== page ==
Alert Notice 459: Monitoring of RU Peg requested for Swift observations
6 June 2012: Dr. Koji Mukai (Universities Space Research Association/NASA Goddard Space Flight Center) has requested AAVSO observers' assistance in monitoring the SS Cyg-type dwarf nova RU Peg in support of target-of-opportunity observations with the NASA Swift satellite during an outburst.
His observations will be targeted during the rise to outburst and during late decline from outburst. Thus, your prompt notification to AAVSO Headquarters of activity in RU Peg will be crucial to the success of this campaign.
The campaign will run from now through March 31, 2013. According to Dr. Mukai, although RU Peg is observable with Swift from mid-April to mid-January, the best time of the year for Swift is late June through late October. However, he notes, there are ~3 days every month when it is too close to the Moon (around July 7, August 4, August 31, September 27, and October 25).
According to observations in the AAVSO International Database, the last outburst of RU Peg occurred 2012 April 7, reached visual magnitude 10.1, and was brighter than magnitude 12.0 for 12 days. Around 12.9 at minimum, it is currently at magnitude 13.1 (M. Komorous, London, ONT, Canada). The next outburst is expected to occur mid-June through mid-July.
Visual and CCD observations (filtered preferred to unfiltered) are appropriate for this campaign. Observers are requested to monitor RU Peg duning minimum, throughout the next outburst, and after return to minimym, and report their observations in a timely manner. If RU Peg appears to be brightening from minimum, please report your observations immediately to the AAVSO. If it is brighter than magnitude 12.3, please also send an email report to Elizabeth Waagen (firstname.lastname@example.org) and Matthew Templeton (email@example.com).
Please be aware that there is a ~12.5-magnitude star 11" NE of RU Peg. Be sure to use a chart that goes deep enough to clearly show the locations of both RU Peg and the 12.5 star, and please be careful not to push your telescope too far.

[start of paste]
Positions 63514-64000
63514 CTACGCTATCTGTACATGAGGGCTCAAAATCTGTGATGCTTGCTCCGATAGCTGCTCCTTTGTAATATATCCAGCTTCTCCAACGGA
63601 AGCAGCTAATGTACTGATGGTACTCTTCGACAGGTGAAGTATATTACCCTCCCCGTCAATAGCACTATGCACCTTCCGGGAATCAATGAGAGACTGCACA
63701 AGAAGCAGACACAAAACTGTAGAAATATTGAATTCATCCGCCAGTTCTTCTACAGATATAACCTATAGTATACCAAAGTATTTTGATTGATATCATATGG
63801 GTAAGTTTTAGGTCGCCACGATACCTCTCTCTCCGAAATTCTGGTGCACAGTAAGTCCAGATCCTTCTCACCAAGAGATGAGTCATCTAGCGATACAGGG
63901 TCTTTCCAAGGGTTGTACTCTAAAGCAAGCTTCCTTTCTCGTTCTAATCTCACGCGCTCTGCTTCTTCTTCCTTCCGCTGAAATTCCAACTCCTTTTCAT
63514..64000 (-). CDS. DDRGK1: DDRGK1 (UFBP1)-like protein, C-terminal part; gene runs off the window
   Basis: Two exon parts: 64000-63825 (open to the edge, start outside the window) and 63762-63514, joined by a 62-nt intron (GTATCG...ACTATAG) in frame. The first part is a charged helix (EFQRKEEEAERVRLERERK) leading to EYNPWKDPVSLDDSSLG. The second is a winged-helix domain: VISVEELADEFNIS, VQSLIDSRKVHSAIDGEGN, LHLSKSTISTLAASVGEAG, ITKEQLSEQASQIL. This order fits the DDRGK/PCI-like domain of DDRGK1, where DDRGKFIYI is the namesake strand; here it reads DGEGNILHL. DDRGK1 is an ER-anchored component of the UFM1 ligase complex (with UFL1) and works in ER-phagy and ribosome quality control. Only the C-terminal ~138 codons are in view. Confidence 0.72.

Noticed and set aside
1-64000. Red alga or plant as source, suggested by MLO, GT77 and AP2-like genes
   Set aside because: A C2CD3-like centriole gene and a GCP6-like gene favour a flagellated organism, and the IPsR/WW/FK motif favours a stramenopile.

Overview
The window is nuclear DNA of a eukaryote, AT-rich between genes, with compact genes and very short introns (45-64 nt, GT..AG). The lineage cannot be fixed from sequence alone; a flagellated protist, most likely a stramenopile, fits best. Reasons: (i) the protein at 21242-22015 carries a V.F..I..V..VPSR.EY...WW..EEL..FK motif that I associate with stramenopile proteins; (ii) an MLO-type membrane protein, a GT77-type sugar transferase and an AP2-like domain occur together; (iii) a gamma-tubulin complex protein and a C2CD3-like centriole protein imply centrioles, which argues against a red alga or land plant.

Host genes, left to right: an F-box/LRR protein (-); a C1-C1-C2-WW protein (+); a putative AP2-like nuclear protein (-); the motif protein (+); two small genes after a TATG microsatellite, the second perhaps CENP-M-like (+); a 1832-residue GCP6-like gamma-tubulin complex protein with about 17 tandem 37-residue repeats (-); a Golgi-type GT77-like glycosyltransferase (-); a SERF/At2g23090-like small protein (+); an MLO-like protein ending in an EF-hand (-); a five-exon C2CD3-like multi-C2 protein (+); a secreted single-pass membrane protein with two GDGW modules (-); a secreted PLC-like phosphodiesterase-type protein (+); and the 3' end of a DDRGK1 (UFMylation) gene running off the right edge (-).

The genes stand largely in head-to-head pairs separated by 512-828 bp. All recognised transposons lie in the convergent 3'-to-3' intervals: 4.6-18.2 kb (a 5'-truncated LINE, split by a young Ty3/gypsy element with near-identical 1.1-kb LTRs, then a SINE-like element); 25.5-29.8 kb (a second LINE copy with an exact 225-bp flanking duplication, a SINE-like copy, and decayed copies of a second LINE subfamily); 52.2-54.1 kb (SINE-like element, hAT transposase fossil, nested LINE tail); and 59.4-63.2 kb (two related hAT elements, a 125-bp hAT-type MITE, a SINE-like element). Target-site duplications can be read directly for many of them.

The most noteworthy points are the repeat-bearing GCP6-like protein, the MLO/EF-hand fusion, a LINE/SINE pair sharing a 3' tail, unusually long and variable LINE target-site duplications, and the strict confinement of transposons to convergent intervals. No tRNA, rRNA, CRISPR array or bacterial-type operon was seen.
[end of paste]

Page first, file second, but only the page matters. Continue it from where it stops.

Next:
Dr. Mukai writes: "In the famous AAVSO/EUVE/RXTE campaign on SS Cyg (Mattei et al. 2000JAVSO..28..160M), the hard X-ray flux went up (with a delay) during the rise, then suddenly dropped; there was a corresponding flux enhancement episode during the decline. We know that, during the peak of the outburst, many dwarf novae are hard X-ray fainter than in quiescence (with a few exceptions, like U Gem). However, the hard X-ray enhancement episodes seen in SS Cyg have never been observed in other dwarf novae. We have proposed a hypothesis that this is related to the mass of the accreting white dwarf; only dwarf novae with a relatively massive white dwarf show the hard X-ray enhancement. If that's true, we may well see similar enhancement in RU Peg, which is thought to have a massive white dwarf. Even if this hypothesis is completely wrong, RU Peg is a good target for an SS Cyg-like campaign, since it's X-ray bright during quiescence."
Coordinates: RA 22 14 02.58 Dec +12 42 11.4 (2000.0)
Charts for RU Peg may be created using the AAVSO Variable Star Plotter (http://www.aavso.org/vsp).
Please submit observations promptly to the AAVSO International Database using the name RU PEG.
This AAVSO Alert Notice was compiled by Elizabeth O. Waagen.
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Last Updated: June 6, 2012 - 11:51am